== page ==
Wednesday, March 12, 2008

So much for handing hedge funds $200B

Now, I've repeatedly mentioned that mortgages are secured debt. If you don't want to pay them, you can just hand over the house. That's fair, right? Banks should be at least as good at determining the current and predicting the future values of your house as you are, so it's not like you're pulling a fast one.

But, say that you held a large number of Class 3 Assets. Class 1, recall, was mark to market, or what you could sell it for. Class 2 was mark to model, or what you thought it would be worth in some abstract way. Class 3 Assets are mark to make believe. I'll give you an example. My mother and I dropped off some old CPUs and keyboards at Goodwill on Saturday. The guy asked us how much we wanted the receipt for.

"Twenty-five thousand dollars," I averred. Mom thought $50 was more reasonable, and it's her deduction, so that's what we got. But, there was no way we could sell these things, -- which is what I guess Goodwill plans to do, throwing a wrench in my metaphor -- and no good model for valuing them. So, their value was whatever we said it was.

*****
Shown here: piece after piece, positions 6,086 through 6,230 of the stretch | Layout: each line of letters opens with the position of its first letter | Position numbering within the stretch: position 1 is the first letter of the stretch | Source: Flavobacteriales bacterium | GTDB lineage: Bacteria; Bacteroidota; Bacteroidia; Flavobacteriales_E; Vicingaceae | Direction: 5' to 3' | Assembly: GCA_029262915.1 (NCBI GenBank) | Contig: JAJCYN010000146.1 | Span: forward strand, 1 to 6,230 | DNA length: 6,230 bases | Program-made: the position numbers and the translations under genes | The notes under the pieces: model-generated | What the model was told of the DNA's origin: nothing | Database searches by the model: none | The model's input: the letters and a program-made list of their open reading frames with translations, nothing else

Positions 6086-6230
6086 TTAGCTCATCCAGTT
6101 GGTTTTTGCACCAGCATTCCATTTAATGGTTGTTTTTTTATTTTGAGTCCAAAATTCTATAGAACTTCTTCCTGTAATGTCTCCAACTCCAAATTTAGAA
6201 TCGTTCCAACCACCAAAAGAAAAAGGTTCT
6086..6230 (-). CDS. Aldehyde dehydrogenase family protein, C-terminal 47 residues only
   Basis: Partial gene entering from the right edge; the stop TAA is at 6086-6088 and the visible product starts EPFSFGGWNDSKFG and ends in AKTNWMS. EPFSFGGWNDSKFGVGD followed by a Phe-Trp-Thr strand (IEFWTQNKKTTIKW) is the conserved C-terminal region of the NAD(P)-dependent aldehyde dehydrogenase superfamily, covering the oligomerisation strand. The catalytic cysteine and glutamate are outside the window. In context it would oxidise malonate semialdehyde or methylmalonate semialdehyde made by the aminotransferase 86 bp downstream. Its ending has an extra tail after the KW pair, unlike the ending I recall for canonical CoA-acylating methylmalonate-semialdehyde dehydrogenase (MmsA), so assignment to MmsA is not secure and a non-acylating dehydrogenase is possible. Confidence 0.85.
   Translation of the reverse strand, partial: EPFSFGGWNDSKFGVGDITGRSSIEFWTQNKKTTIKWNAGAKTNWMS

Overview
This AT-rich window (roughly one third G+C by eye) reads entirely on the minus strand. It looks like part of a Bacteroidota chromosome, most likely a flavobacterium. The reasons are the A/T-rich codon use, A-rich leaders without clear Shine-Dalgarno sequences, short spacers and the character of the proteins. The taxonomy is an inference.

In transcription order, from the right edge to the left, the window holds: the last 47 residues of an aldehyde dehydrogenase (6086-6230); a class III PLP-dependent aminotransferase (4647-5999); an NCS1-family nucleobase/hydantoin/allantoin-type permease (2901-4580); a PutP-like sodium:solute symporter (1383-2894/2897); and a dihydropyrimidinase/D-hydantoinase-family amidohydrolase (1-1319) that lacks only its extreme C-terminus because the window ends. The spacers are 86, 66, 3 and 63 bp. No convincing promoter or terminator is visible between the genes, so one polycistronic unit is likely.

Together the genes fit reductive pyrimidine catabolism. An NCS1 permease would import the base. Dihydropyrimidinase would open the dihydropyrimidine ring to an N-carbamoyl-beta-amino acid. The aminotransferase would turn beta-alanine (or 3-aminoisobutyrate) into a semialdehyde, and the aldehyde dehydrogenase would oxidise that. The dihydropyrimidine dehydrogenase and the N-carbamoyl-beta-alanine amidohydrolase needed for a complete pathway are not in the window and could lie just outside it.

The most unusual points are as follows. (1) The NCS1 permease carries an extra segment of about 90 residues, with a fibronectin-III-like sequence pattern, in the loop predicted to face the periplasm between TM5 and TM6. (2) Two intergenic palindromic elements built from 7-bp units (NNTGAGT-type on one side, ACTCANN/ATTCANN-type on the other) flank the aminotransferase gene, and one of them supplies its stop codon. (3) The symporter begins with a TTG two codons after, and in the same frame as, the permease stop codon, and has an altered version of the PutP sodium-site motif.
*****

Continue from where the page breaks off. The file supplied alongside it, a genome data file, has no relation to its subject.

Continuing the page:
Mortgage backed securities and their collateralized debt obligations are the same kind of thing. Unsellable, no easily determined value, Class 3 mark to make believe assets. The Fed just lent two hundred billion dollars in cash to 'financial institutions' secured by 'assets involving mortgage backed securities and their derived instruments.'

They don't have to pay that money back any more than you have to pay off your house. They can keep the money, and stick the taxpayer with the imaginary assets. This was all to create a temporary bump in the market, presumably because Barbara Bush still had some money in US-based securities. That's gone now; she's all set. I guess you can go back to shorting.

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